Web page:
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Faith to Faith For "Saved," a musical about Christian teens, playwright Rinne Groff worked to burst her own secular bubble.
Rinne Groff has counter-intuitive instincts--just the sort you'd expect from the playwright who brought the world Jimmy Carter Was a Democrat (a play about a labor historian and some air traffic controllers, and not our 39th president) and The Ruby Sunrise (in which she reimagined the inventor of television as a feisty farmgirl), and who began her work in the theatre as a founding member of the avant-garde troupe Elevator Repair Service.

In a similar spirit of unlikeliness, Groff's newest gig makes a kind of sense: She's the co-librettist and co-lyricist for Saved, a new musical adaptation of the 2004 film comedy about a pop-cultural collision between Christianity and teenage confusion. With book and lyrics co-written by John Dempsey and music by the Civilians' Michael Friedman, Saved opens at Playwrights Horizons in June.

"I've been interested in questions of faith, and how that can be portrayed dramatically," Groff says, taking a break between commitments, which include not only writing work (she wrote a season of the Showtime series Weeds) but caring for her 16-month-old daughter. While she credits Playwrights Horizons artistic director Tim Sanford with the following observation, it sounds like the sort of thing Groff would arrive at on her own.

"He said, 'New York is the heartbeat, the center of secular humanism, and to try and engage in a discussion of faith in this environment is almost the most subversive thing you can do,' " Groff says. "I know that's true in my life, anyway, and with a lot of theatregoing people."

If committed Christian faith seems exotic to many New York theatre folk, the question arises: What stance do Groff and her co-conspirators take toward it? Are they laughing at it, laughing with it or keeping a straight face?

"At the end of the day, this isn't a light musical comedy," Groff says by way of clarification. "The stakes for these characters could not be higher from the get-go. It's interesting, because the two central issues of the play--a young man discovering he's gay, and a young woman discovering she's pregnant--are both issues that are not a very big deal with New York theatre audiences. But they're a huge deal for these characters."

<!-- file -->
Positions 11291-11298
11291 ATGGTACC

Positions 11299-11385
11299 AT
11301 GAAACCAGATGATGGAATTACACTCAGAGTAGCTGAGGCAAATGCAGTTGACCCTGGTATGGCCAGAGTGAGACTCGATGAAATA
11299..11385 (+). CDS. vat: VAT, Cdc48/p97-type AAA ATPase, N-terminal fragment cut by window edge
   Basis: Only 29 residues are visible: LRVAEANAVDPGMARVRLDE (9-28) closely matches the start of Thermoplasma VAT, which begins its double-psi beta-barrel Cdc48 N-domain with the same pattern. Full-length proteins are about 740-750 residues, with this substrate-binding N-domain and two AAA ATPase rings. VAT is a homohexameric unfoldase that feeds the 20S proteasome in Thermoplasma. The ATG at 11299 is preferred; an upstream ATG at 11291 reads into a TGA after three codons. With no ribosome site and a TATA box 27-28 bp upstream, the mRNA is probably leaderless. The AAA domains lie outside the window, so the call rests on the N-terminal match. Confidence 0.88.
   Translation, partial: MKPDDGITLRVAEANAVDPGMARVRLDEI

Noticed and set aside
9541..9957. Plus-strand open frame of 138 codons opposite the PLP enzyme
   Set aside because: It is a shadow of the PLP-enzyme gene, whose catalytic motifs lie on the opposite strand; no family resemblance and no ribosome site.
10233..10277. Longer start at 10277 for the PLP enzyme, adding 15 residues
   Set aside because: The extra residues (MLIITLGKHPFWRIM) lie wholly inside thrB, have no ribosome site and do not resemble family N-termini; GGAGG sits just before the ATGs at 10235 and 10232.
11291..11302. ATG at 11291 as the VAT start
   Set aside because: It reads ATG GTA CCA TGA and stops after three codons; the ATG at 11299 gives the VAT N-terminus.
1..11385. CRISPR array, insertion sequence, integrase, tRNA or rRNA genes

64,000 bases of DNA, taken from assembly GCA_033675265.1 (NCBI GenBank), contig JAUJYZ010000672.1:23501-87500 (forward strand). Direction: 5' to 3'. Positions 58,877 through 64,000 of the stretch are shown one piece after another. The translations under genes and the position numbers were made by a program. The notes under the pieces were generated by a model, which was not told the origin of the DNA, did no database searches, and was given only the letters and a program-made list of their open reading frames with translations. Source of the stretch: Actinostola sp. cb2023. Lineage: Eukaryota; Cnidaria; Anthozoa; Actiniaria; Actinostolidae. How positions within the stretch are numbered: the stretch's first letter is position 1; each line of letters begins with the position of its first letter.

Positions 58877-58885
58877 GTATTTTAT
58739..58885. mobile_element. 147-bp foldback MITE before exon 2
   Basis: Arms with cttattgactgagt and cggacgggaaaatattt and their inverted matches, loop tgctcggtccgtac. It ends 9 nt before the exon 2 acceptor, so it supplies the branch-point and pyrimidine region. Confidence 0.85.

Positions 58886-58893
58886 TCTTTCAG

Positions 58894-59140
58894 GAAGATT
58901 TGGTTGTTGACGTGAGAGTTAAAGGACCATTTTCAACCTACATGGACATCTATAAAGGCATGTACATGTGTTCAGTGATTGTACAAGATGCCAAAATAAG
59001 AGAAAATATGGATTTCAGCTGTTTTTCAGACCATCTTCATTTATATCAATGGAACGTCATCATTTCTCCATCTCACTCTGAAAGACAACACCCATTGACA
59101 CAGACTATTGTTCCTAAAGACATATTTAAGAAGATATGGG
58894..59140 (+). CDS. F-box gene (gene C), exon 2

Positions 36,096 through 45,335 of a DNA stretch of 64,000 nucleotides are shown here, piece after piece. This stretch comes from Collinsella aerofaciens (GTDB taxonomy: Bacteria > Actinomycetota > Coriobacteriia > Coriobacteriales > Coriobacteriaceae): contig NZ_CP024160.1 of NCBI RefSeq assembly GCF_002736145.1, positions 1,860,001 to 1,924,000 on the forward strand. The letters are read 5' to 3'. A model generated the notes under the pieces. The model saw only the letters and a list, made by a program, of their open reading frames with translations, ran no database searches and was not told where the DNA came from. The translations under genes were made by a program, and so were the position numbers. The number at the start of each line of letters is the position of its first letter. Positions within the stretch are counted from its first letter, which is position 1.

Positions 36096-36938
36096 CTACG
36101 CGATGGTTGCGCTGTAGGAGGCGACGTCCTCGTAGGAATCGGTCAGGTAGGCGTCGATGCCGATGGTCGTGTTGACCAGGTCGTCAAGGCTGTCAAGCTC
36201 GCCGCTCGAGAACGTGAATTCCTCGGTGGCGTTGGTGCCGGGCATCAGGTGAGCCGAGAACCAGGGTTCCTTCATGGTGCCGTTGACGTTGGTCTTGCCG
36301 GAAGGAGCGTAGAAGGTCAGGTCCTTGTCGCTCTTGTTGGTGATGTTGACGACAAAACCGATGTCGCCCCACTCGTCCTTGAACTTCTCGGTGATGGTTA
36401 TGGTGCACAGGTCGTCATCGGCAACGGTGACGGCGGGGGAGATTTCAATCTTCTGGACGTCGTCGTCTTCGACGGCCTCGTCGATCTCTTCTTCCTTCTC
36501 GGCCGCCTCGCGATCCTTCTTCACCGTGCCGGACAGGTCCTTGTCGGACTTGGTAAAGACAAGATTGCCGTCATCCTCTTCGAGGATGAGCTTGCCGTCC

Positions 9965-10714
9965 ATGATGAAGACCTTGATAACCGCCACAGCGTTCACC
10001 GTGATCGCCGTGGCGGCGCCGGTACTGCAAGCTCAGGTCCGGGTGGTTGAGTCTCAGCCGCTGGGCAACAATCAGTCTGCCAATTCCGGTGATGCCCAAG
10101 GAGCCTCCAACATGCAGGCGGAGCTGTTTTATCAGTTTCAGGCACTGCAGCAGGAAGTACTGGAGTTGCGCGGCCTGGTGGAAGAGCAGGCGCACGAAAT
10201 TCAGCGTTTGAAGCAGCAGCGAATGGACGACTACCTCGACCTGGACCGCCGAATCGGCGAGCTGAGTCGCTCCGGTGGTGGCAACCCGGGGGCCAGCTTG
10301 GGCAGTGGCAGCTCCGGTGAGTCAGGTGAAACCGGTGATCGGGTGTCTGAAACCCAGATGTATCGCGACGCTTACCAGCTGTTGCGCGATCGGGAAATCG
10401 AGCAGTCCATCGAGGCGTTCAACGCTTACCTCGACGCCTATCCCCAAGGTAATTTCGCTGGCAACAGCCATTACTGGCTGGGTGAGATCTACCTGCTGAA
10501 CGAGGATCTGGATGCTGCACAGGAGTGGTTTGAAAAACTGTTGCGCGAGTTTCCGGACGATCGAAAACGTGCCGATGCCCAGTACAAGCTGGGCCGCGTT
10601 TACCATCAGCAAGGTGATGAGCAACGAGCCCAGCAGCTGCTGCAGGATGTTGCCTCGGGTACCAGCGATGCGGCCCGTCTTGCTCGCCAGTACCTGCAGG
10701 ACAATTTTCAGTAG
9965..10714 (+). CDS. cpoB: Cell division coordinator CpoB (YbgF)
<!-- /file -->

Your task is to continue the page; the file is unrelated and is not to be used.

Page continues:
There is plenty humor and horror, in other words, but minus the emotional distance of satire.

"We always want the show to be funny, and it is funny, but we don't want the humor to come at the expense of our main characters, who are going through something really important to them," Groff says.

Along those lines, Groff quotes Sandy Stern, one of movie's producers who's also involved in the stage version. "Sandy says sometimes, 'People think the movie is funnier than it is.' And that's true: If you come to the movie or the play looking for a sendup of evangelical Christianity, you won't get that. It's more complicated than that. It's about questions of faith, so we didn't want to do a sendup or a parody. It's more complicated and scarier this way."

Groff recalls a recent visit to Altar Boyz, another show that ostensibly parodies Christian pop culture but has also been embraced, both in its local run and in touring productions, as something nearly indistinguishable from the real thing.

"That show does thread a needle--it can be taken seriously as well as satirically, and I got the sense that the audience I was with was really into it, not ironically into it," Groff said.

Besides, for some secular liberals as much as for true-blue believers, religious faith is no laughing matter. "I understand people who say, 'No, these evangelicals are taking over the world; I don't want to see a comedy about them,' " Groff concedes. "But that's not what this show is going to offer."

For her, the chance to explore an unfamiliar area was her way into the material.

"There is a political component to evangelical Christianity, and that's also part of what attracted me to this," Groff says. "When Bush was reelected in 2004, I remember it very clearly. I was feeling, 'This is really going to happen!' I was talking to a friend on the phone in L.A. who was saying, 'There is no way he's going to be reelected. I don't know anyone who's voting for him!' It reminded how much I live in a bubble that is out of touch with a great portion of the country."

Gross calls that experience "a nice wakeup call for me. As an American artist--and I am an American artist--it's no longer conscionable for me live in that bubble. I needed to really find out more about a part of the country I knew very little about. That was my politics in terms of engaging with the material."

She quotes a passage from St. Paul's letter to the Corinthians that's used in the show, which she found particularly inspiring--the phrase right after the famous, "For now see through a glass, darkly," which is, "but then face to face."

"For me, that is the doorway into the politics," Groff says. "There are really divergent viewpoints here, but is it possible for us to see face to face? In the theatre, we're in a room together communicating, and to me that's the most hopeful political aspiration we have--that open dialogue could be engaged in."

Click here for more information about Saved.